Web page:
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The Rise of "Egommunication"

Istock_000005768901xsmall_4 There is a magic power that a growing number of people are starting to have. It’s happening all around us with social media and yet most of the time it is going without notice. I can now communicate with someone without communicating with them. I can tell them something without talking to them. And I can virtually guarantee that my message gets through to them no matter how flooded their inbox. Welcome to the world of something I would call egommunication.

Egommunication is a form of communication where you can share a message or piece of content with someone based on their own consistent habit of checking mentions of themselves and their content online … in other words, relying on their ego as a channel for your message to get through. It is a tacit form of communication. In effect, you take advantage of the fact that just about everyone in social media is self-googling on a frequent basis.

Here are a few examples of what I would call egommunication:

  1. Tagging someone in a photo, note or other content on Facebook so they will go and check out that content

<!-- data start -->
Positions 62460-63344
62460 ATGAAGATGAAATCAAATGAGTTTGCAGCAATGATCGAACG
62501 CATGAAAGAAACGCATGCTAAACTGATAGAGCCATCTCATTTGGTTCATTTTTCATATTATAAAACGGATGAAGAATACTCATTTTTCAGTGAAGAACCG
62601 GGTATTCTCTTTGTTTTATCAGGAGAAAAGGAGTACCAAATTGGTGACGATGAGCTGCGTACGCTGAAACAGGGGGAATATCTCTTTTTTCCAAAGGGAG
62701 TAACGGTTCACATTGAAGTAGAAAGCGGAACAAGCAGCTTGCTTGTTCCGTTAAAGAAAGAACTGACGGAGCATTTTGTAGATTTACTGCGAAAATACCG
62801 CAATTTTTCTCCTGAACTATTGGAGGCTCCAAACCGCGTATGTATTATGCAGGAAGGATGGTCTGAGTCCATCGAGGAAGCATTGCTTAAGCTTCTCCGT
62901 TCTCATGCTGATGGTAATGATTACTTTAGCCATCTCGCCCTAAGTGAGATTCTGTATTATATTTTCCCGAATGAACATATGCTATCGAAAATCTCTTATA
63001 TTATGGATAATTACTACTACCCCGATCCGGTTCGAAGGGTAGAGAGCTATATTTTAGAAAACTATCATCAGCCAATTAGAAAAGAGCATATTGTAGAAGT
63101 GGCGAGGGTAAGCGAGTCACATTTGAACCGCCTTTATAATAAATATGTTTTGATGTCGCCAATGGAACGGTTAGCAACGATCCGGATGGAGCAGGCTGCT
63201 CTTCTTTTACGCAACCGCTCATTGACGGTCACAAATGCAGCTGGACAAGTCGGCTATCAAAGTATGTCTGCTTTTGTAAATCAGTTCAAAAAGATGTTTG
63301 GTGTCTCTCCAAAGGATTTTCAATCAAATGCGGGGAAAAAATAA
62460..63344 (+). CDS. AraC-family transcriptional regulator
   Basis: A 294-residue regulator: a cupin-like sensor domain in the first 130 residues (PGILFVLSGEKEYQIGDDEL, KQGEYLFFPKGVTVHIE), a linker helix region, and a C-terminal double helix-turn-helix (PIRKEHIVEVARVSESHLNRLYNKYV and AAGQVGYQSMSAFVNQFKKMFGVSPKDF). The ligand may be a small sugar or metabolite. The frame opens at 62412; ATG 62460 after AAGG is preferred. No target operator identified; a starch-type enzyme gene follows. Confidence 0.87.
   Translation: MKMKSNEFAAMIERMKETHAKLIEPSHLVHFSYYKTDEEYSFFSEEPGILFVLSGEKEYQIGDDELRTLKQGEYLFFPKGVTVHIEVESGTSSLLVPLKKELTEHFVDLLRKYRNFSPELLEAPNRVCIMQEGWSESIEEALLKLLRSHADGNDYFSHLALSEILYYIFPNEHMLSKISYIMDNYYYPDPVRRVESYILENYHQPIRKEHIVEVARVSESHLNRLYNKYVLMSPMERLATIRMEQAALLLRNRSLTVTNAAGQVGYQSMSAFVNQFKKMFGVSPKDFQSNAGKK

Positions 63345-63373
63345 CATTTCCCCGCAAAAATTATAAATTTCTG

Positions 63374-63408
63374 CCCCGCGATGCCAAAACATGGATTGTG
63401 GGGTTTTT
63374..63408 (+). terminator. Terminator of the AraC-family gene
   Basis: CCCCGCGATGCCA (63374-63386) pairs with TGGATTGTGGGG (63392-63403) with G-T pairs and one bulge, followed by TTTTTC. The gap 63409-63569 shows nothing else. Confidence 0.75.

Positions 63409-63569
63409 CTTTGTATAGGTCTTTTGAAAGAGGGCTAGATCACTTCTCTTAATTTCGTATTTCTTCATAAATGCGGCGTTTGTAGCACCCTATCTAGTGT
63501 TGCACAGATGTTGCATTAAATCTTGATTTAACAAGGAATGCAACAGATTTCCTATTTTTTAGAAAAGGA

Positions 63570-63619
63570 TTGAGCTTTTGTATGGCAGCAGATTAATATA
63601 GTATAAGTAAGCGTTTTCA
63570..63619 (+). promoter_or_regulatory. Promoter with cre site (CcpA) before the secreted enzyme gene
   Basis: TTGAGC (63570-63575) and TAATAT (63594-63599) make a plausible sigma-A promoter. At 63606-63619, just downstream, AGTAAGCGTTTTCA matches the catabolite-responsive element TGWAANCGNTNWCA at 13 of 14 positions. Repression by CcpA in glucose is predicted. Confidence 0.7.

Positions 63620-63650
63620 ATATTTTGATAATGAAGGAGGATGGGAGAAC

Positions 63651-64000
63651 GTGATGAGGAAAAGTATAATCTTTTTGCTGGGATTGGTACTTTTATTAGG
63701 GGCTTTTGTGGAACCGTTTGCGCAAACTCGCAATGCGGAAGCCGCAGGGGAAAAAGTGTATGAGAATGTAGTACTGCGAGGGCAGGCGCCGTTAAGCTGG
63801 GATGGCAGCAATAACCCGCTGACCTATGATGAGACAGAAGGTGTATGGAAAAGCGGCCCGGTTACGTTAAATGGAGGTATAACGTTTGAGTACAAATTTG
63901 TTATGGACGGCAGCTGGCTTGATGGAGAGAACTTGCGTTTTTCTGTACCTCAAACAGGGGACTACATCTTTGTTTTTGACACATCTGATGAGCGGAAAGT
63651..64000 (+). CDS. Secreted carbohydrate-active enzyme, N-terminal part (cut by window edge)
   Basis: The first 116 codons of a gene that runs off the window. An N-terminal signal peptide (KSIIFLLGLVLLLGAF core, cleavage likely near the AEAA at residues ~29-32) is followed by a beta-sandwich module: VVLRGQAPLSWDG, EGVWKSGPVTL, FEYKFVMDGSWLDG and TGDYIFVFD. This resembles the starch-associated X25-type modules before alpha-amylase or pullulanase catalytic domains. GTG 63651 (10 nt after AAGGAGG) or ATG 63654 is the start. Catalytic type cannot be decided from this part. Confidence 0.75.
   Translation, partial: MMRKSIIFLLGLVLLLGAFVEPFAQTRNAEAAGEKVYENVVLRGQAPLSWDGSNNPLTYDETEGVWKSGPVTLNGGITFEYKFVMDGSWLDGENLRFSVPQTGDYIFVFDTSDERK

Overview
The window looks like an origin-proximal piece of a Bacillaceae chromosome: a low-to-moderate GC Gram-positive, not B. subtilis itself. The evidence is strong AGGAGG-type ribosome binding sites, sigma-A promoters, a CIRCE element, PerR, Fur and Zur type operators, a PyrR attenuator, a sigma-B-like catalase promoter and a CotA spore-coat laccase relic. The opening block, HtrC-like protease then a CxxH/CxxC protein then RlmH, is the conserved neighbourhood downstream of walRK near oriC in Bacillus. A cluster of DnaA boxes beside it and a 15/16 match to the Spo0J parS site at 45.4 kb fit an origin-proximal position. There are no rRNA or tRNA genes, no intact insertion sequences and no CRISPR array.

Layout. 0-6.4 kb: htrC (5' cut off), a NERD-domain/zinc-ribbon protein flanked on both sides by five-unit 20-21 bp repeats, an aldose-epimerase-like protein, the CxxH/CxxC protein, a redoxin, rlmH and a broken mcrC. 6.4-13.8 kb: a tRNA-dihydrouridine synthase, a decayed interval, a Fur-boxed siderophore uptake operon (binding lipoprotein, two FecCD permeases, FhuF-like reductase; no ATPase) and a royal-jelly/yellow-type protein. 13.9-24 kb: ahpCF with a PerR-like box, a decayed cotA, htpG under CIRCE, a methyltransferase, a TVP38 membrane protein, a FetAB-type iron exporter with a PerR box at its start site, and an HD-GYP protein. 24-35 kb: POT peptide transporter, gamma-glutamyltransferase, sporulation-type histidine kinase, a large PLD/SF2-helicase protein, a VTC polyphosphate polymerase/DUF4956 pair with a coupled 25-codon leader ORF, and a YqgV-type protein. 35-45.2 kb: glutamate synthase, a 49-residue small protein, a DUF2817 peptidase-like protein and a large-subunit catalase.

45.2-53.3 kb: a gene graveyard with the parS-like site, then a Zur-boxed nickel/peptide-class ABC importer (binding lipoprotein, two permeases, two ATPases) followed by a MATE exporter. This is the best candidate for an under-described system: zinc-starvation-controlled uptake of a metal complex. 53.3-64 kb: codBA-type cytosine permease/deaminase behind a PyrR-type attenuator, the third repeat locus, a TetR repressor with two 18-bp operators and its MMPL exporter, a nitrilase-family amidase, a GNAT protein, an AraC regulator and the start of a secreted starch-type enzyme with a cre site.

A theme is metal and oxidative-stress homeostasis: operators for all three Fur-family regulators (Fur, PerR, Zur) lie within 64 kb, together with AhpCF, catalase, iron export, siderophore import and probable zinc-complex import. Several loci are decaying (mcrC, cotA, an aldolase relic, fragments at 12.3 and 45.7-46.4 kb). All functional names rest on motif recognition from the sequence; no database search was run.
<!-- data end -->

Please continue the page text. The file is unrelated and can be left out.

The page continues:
2. Writing a blog post mentioning someone’s blog post and counting on the fact that they will check their Google alerts to see that mention
  3. Writing a tweet on twitter mentioning someone or something so that you can reach the audience of people that are doing searches for those terms

The nicest thing about egommunication is that the more popular the person you are trying to reach, the more likely it is that this form of communication will work because they often have the biggest egos (and I don’t mean that in a negative way). It’s the only communication form I can think of where ease of connection is inversely proportional to the internet fame of the person you are trying to connect with. Think Guy Kawasaki is unreachable? Send a tweet mentioning his name and see what happens. Dream of capturing the attention of Robert Scoble? Write a blog post mentioning him and link to his blog. Of course, it’s not a substitute for direct communication and any of the examples above are people you could also email. 

Yet as volume of email goes up for us all, sometimes egommunication becomes a much more efficient way to communicate. Instead of emailing Guy and Robert about this post, I’m linking to both of their blogs – as well as Jeremiah Owyang, John Bell, Ann Handley, David Vinjamuri, Andy Sernovitz, Virginia Miracle and Doc Searls (all people I respect that I want to read this post and possibly comment on the idea).  I suspect it won’t take any of them long to see this post and read it. They may or may not comment, but I’m just about 100% sure that the idea of egommunication won’t be lost in their inbox … and at the end of the day, that’s a really interesting phenomenon to watch.